She made reference to Burnaby, but didn’t even say “Vancouver College” when she took note of the school's football players in the purple jerseys who carried the trophy into the news conference. She only said “V.C.”

Vancouver is the city in which she is an MLA (Vancouver-Point Grey, to be precise) and it is also the city whose taxpayers will get the bill for keeping the streets safe and clean in 2014. Cops, firefighters and sanitation crews don’t work for cheap, and they’re necessary for a successful event. 

Here is what she was supposed to say (notice the references to Vancouver):

Here is what she actually said (as seen on the video below, notice the lack of Vancouver references):
“Thank you very much, I'm absolutely delighted. And Travis (Lulay) and team, I know of course you can't guarantee we'll win it, I believe we will, and when we win it let's just promise we're not going to break it. What do you think? 
“Sen. Braley, I'm delighted to be here with you and all the great football players from VC. Thanks. I hope that some of you are going to have a great future in the CFL. 
“And Al Wilson, Jim Young, I grew up in a family of BC Lions fans, my grandfather was a season ticketholder, my father was a season ticketholder. I remember the days at Empire when we would go and we'd get free tickets to Playland afterwards.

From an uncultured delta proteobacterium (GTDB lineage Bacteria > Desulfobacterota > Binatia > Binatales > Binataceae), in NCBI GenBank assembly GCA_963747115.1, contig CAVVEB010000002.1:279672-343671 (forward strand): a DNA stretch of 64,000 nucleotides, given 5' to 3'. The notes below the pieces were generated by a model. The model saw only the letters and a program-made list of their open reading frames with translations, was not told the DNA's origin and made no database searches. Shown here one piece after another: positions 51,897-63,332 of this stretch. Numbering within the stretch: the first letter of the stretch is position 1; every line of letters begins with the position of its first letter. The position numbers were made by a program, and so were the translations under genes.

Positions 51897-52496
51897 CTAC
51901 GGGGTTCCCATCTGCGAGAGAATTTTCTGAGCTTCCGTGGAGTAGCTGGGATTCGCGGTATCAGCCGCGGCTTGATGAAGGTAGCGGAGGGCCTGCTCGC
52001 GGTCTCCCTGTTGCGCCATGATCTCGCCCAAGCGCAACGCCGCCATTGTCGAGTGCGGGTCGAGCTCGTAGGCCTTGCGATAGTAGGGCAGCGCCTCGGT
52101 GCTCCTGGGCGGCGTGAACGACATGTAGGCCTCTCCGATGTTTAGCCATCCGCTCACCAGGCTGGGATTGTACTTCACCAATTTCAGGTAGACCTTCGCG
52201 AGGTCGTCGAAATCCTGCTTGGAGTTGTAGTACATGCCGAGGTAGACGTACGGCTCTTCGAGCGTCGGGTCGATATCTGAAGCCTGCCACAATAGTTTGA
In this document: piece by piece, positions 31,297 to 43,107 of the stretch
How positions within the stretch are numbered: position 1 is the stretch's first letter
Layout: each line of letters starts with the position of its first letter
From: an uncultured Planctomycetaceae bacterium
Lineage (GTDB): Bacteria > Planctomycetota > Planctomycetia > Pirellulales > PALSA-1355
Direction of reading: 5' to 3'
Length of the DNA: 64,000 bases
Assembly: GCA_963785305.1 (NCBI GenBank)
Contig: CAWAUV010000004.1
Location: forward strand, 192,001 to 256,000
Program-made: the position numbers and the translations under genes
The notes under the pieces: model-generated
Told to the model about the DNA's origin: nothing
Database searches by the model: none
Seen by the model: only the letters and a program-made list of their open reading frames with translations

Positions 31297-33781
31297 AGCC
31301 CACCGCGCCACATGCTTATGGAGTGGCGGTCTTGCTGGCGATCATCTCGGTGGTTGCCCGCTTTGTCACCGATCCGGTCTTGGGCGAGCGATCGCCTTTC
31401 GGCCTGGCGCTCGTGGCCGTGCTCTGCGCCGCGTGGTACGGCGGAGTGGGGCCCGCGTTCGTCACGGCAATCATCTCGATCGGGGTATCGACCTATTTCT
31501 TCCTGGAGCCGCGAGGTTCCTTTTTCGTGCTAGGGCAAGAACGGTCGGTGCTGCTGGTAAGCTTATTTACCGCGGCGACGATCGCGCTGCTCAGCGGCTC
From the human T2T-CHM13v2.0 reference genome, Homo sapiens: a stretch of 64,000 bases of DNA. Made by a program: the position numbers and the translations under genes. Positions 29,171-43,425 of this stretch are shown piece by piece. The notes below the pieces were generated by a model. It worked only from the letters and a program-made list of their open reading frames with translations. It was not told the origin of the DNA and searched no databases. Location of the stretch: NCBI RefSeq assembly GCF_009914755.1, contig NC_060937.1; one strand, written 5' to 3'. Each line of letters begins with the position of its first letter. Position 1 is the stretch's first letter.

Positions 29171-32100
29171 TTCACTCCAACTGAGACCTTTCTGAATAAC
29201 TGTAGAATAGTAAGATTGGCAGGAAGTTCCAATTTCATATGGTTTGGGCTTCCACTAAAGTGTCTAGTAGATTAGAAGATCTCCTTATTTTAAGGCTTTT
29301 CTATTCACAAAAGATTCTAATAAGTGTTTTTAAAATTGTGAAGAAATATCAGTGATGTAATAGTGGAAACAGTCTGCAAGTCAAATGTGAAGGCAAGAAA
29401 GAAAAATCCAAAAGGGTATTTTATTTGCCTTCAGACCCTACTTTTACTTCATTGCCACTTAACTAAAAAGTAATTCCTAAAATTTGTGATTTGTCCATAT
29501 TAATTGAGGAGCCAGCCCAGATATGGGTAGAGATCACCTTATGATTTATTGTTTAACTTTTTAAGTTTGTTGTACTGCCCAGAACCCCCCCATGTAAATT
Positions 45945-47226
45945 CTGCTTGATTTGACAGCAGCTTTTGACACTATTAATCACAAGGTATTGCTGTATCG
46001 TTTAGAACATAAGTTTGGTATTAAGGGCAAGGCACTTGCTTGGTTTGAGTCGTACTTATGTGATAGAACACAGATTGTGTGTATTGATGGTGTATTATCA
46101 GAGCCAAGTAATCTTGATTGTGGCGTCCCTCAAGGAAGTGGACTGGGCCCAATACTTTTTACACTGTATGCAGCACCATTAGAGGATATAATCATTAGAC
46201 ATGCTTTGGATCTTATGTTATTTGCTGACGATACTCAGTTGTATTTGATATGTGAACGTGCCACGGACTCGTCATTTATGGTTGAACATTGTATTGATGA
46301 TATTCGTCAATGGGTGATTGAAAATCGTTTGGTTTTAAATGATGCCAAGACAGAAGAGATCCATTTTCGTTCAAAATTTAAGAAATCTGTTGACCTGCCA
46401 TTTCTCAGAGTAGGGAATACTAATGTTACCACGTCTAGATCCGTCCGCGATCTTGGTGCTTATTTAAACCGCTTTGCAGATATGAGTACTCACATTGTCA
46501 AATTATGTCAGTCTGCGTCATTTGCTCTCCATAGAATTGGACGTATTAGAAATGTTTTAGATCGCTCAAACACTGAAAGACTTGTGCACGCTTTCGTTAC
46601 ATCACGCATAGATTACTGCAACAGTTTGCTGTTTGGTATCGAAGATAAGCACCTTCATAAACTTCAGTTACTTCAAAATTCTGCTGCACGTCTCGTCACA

“This team has been a part of British Columbia families for generations. I'm just one example of that, and of course the original Lu, a fellow Burnabyite, who was a great representative for my city, for my province and made us all so proud.  
“Thank you to my colleagues who are here today as well.  
“British Columbia this month created 40% of the new jobs in the country. One of the ways that we did that is because we stayed focussed on job creation.  
"This is a great sporting event, it is a great source of pride for all Canadians, it is a tremendous opportunity for Canadians to come together and celebrate what makes this country tick.  
“But it's also a great economic opportunity for us. So when we made that over $2 million investment in bringing the Grey Cup to British Columbia, when we made that decision as a province, we did it because it would create jobs for people here. We know that the over $100 million in benefits that will come to british columbia are going to put a lot of people to work.